If I had to describe in a single sentence what the underlying meaning of most any magical-girl story was, it would be this: how to remain a good person in a troubled world. Most every magical girl starts off innocent, and the challenge she’s faced with is how to preserve that innocence. Not in the sense that some fiend is going to despoil her, but in that she’ll be confronted with all manner of evidence that it’s easier to just be a bad person, a power-hungry person, a person who gets drunk on power and never notices the hangover. Her challenge is to continue to believe in the good in both herself and others, even when she has reasons not to.
Cardcaptor Sakura spends its first season showing us how such a person comes to exist in the first place, a tactic that might not seem wise at first. After all, when someone is surrounded by good people who care sincerely for her, what’s there for her to push against other than the synthetic obstacles the story throws in her path? But I’d wager that it matters: it lays a foundation for understanding how someone can not only be good but stay good. And given what a fundamentally sunny and positive story Cardcaptor Sakura is, that approach makes sense.
Sakura begins with the staple setup for most any magical-girl story, the broad outlines of which we all know by now. A young girl — anywhere from a preteen to a teenager — is given great power by an avatar or companion, all in the name of accomplishing some mission or keeping the world safe from such great danger. At first the girl is scared and hesitant: she doesn’t know how to wield her powers properly; she’s terrified of the unknown dangers she’s being asked to face down; she’s worried that having her double life exposed to her friends or family will mean ostracism for her or danger for them. But over time she conquers all of these obstacles.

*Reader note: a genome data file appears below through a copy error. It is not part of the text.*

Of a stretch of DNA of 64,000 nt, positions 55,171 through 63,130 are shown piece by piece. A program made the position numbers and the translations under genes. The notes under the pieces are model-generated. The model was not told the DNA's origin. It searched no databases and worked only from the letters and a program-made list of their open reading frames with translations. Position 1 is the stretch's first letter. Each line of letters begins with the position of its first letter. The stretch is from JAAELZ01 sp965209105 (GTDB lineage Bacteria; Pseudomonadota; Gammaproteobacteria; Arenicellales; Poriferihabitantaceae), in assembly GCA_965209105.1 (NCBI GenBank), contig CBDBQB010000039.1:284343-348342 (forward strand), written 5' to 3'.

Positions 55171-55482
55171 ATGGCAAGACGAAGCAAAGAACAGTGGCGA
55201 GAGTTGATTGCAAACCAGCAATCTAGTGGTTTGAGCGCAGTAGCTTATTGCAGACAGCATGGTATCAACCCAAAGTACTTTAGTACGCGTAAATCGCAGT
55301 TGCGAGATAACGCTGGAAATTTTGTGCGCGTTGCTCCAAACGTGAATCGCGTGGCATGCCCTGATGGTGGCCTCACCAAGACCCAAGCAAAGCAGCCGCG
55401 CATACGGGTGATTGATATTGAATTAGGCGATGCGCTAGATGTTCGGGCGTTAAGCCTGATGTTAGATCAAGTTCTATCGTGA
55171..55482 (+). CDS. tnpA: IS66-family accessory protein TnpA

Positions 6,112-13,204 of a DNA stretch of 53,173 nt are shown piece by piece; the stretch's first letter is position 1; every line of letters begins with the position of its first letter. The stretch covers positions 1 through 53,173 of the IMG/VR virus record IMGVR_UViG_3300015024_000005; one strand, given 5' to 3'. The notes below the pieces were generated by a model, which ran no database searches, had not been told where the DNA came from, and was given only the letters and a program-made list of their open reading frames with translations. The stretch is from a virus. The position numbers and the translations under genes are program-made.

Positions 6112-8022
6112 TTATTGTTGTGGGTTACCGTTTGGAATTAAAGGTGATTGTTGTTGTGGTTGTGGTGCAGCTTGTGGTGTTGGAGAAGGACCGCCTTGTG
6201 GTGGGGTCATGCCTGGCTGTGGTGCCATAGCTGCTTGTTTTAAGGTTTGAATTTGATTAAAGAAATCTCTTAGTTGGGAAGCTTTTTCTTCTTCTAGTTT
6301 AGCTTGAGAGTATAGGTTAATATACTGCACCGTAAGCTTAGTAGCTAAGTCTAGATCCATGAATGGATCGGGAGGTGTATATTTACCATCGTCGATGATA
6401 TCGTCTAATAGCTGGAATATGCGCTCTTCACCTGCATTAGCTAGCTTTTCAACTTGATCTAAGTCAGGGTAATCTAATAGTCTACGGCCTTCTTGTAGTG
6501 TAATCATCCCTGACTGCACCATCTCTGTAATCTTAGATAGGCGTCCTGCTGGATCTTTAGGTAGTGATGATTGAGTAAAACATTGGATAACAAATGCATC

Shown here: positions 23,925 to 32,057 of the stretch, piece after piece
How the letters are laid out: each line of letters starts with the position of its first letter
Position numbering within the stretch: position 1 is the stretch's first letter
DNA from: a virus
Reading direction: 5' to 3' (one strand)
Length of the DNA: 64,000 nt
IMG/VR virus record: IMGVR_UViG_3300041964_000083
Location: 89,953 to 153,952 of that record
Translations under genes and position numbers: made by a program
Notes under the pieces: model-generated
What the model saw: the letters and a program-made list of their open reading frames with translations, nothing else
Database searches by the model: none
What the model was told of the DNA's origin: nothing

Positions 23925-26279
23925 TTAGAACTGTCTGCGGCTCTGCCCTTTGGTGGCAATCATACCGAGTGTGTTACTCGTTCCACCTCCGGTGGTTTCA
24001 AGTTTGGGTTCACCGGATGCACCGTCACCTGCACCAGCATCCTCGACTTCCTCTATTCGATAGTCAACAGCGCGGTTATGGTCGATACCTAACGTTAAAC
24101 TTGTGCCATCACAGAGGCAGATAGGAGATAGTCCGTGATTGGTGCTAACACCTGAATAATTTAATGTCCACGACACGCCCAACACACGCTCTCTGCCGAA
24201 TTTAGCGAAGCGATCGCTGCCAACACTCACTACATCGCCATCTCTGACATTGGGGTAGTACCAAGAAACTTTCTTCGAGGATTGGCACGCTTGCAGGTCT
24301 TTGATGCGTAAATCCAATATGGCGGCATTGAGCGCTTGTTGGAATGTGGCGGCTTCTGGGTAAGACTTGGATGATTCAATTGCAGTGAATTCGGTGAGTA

In Sakura‘s case, the girl is ten-year-old Sakura Kinomoto, and I sometimes wonder if the way she was assembled was as a point-by-point rebuke to Usagi Tsukino in Sailor Moon. She’s a pre-teen to Usagi’s teenager; she’s scholastically competent and physically adept (unlike Usagi); and her father regards her as a treasure to be cherished (instead of her parents mostly dismissing her as a problem to be solved). She’s the kind of kid most of us wouldn’t mind having for a little sister — except maybe for her own big brother, the stolid and somewhat sullen Toya (a character stamped from roughly the same mold the creative team, CLAMP, would re-use later on for Dōmeki in xxxHOLiC). But their rivalries are more in the vein of comic-relief material than a sign of major rifts in the family.
One night Sakura mistakenly opens a Pandora’s box of sorts — the fact it is something she finds in her own house is glossed over for the time being — and lets loose a deck of magical cards into the wild. Unlike Pandora before her, though, she’s tasked with the job of cleaning up the mess she’s made, lest great calamity befall the world. Her taskmaster is the “Keeper of the Seal,” Cerberus, who resembles a little yellow stuffed toy lion and is rather irked at how his minimal levels of power at this time only allow him to incarnate as something that innocuous (“Kero-chan”). Part mentor and part best pal, he provides Sakura with a magical wand to track down and retrieve each of the cards, and comments on all her progress, or lack of same, in a chirpy Kansai dialect that’s all the funnier for being so incongruous.